According to Zion Market Research, the global cloud-based payroll market “is expected to generate around USD 13,374 million by 2026, at a CAGR of around 6.8% between 2019 and 2026.”

Though cloud-based payroll software is the industry’s biggest disrupter thus far, artificial intelligence (AI) isn’t too far behind.

Artificial intelligence refers to technology designed to perform tasks needing some degree of intelligence to accomplish. In their revolutionary textbook, “Artificial Intelligence: A Modern Approach,” Russell and Norvig explore four schools of thought that historically define AI:

  1. Thinking humanly
  2. Thinking rationally
  3. Acting humanly
  4. Acting rationally

AI systems mimic human intelligence, to varying degrees. For instance, there’s artificial narrow intelligence, artificial general intelligence, and artificial superintelligence — which are progressively advanced in that order.

AI’s Contribution to the Payroll Function

In 2017, PwC reported that “business leaders believe AI will be a key contributor to gaining a business advantage in the future.” Further, a 2018 report by Ernst & Young states that HR executives are confident that combining HR administrative functions (including payroll) with AI will enhance the employee experience.

Most notably, in a 2019 survey by Robert Half Finance & Accounting, 47% of CFOs predicted that payroll will benefit the most from AI integrations. The top five effects these CFOs expect AI to have over the next three years are:

  1. Eliminates human error (57%)
  2. Lowers costs (56%)
  3. Boosts employee efficiency and output (50%)
  4. Decreases burden on finance and accounting professionals, allowing them to focus on higher value work (49%)
  5. Improves the bottom line (43%)

It’s not hard to see why CFOs rank “eliminates human error” as No. 1. Payroll processing involves managing huge data sets, which are always shifting due to ever-changing regulations. By automatically applying payroll laws as they change, AI drastically reduces the risks of manual payroll errors while enhancing compliance.

Additionally, timekeeping systems with specific AI features can track and compute employees’ hours worked and pay rates and then send the information to payroll for processing, without employees having to input certain data or the payroll preparer having to make manual calculations.

Many AI systems have problem-solving and predictive abilities, which enable business leaders to make informed, future-thinking decisions. For instance, through machine learning, AI can spot the reasons behind payroll mistakes so new incidences can be minimized or eradicated.

AI can also provide different options for solving a payroll problem plus demonstrate the implications of each suggestion. Moreover, AI predictive tools can foresee whether a company is likely to exceed its payroll budget so preventive measures can be taken.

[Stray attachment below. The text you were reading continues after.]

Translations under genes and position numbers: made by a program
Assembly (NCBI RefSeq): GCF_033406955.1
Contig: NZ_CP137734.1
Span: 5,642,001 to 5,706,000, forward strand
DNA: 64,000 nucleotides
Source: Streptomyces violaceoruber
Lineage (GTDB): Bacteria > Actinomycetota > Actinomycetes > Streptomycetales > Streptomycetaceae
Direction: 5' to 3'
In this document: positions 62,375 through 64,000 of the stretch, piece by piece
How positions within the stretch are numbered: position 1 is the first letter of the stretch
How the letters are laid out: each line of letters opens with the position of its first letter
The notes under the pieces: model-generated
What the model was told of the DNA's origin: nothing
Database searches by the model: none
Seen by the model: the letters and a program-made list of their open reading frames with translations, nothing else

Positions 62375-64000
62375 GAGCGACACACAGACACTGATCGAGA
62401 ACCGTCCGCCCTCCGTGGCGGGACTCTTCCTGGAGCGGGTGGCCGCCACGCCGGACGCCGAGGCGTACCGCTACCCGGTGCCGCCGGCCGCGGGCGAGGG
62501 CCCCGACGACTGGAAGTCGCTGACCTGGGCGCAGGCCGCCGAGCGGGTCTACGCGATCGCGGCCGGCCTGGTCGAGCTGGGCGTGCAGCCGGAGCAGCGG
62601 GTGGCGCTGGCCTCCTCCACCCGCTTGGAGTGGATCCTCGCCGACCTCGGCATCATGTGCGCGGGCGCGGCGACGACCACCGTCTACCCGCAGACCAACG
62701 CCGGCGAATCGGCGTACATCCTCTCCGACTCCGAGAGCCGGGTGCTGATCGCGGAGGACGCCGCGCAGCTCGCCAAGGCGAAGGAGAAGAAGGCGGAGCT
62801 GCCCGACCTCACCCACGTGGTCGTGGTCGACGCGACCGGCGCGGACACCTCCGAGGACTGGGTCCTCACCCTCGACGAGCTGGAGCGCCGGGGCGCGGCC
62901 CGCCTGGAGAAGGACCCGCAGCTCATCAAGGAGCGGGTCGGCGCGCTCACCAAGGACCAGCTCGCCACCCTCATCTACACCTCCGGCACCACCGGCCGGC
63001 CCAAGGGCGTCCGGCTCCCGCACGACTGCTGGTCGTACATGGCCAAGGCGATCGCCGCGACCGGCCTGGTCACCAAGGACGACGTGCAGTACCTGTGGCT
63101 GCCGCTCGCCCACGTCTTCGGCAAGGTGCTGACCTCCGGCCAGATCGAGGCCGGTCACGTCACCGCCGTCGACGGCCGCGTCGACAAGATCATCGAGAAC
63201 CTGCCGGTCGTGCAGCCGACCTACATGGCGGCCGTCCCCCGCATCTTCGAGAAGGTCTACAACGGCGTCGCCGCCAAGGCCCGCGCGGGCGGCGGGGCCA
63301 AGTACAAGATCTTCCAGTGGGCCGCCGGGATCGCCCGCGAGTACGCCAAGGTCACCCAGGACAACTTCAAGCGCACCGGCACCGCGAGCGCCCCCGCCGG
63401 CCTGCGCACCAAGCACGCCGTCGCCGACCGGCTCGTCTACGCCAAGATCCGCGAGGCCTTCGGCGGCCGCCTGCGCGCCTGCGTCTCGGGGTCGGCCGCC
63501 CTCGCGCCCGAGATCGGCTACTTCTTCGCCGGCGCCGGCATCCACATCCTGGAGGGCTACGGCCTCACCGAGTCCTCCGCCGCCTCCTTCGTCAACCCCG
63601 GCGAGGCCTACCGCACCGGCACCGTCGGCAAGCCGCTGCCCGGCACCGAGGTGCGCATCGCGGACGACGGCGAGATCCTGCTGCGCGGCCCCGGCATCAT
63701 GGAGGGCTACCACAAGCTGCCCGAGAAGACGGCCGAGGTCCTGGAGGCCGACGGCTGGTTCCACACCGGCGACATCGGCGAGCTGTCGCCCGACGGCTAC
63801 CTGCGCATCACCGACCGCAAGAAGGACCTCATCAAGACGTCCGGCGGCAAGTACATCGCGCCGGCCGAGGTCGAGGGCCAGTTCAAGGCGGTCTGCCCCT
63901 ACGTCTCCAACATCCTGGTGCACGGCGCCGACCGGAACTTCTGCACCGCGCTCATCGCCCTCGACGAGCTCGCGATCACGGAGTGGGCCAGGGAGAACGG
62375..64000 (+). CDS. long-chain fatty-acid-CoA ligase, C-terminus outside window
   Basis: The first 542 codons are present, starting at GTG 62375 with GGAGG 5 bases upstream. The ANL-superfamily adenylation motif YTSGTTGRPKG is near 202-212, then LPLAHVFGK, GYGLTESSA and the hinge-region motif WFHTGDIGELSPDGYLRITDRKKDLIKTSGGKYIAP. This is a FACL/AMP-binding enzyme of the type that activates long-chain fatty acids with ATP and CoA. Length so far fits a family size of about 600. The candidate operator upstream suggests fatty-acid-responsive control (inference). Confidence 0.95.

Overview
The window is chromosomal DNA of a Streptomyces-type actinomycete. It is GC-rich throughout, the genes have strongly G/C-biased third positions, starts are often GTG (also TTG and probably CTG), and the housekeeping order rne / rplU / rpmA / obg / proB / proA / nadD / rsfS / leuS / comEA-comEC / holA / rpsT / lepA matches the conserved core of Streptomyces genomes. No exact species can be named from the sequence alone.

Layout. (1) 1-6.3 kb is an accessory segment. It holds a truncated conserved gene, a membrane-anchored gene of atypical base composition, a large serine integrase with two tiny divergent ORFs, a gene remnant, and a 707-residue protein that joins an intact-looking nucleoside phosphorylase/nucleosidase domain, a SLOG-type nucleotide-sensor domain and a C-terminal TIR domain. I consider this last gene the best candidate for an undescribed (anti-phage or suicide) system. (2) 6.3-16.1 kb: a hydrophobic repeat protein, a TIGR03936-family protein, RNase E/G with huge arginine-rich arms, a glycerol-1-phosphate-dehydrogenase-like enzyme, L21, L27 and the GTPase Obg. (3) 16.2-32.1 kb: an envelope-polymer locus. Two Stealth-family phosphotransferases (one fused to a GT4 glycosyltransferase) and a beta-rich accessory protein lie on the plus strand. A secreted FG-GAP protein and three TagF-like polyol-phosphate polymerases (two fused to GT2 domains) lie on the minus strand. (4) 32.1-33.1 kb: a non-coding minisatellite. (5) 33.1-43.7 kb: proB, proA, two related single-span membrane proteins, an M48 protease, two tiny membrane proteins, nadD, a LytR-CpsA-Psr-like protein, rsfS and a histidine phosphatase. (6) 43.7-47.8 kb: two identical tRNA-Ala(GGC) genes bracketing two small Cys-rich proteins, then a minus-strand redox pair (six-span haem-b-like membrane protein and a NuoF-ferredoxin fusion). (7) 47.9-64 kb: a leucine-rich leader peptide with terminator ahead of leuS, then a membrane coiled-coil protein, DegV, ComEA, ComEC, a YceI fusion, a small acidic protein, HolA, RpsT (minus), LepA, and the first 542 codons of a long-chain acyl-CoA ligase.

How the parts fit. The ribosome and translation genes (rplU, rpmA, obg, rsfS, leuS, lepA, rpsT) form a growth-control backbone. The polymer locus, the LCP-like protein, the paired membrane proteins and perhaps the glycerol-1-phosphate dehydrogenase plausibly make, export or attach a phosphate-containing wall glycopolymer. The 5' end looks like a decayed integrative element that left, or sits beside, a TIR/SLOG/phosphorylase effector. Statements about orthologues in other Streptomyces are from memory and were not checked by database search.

To top it off, some employers are incorporating AI into their compensation decisions. According to an article published by SHRM, artificial intelligence can establish compensation metrics for employee rewards plus evaluate massive amounts of labor market data to deliver targeted, current, and competitive pay rates.

Despite these strengths, there’s a lot of fear by industry professionals that AI will replace humans in payroll.

What Could Go Wrong?

While AI is extremely valuable to the payroll function, the process still requires human presence.

Employment regulations are constantly evolving, gig workers are on the rise, and business environments have gotten more complex as globalization continues to trend. However, AI systems respond according to how they are taught. As Ernst & Young aptly puts it, “It does what you want it to do.” Therefore, the program is susceptible to bias, and it will take a human to ensure complete payroll accuracy.

Note, as well, that AI is still in the development stage, which means it’s nowhere near perfect. If certain tools are incorrectly programmed or the system fails to consider relevant factors, you will end up with inaccurate information.

Drawing the Line

There needs to be a distinct, balanced line between how much reliance is placed on AI in a payroll environment and which areas are non-negotiable when it comes to human involvement.

According to an article published by Robert Half, due to AI and automation, payroll departments will have fewer clerks and data entry workers in the future. But there will still be a need for humans to handle creative and more mentally demanding payroll tasks, especially in nonroutine situations.

There’s also the human interaction side of payroll, which is often overlooked. Managers, employees, and business partners don’t always want to speak with a machine — no matter how sophisticated — when communicating with the payroll department. They want a living, breathing human, to whom they can relate.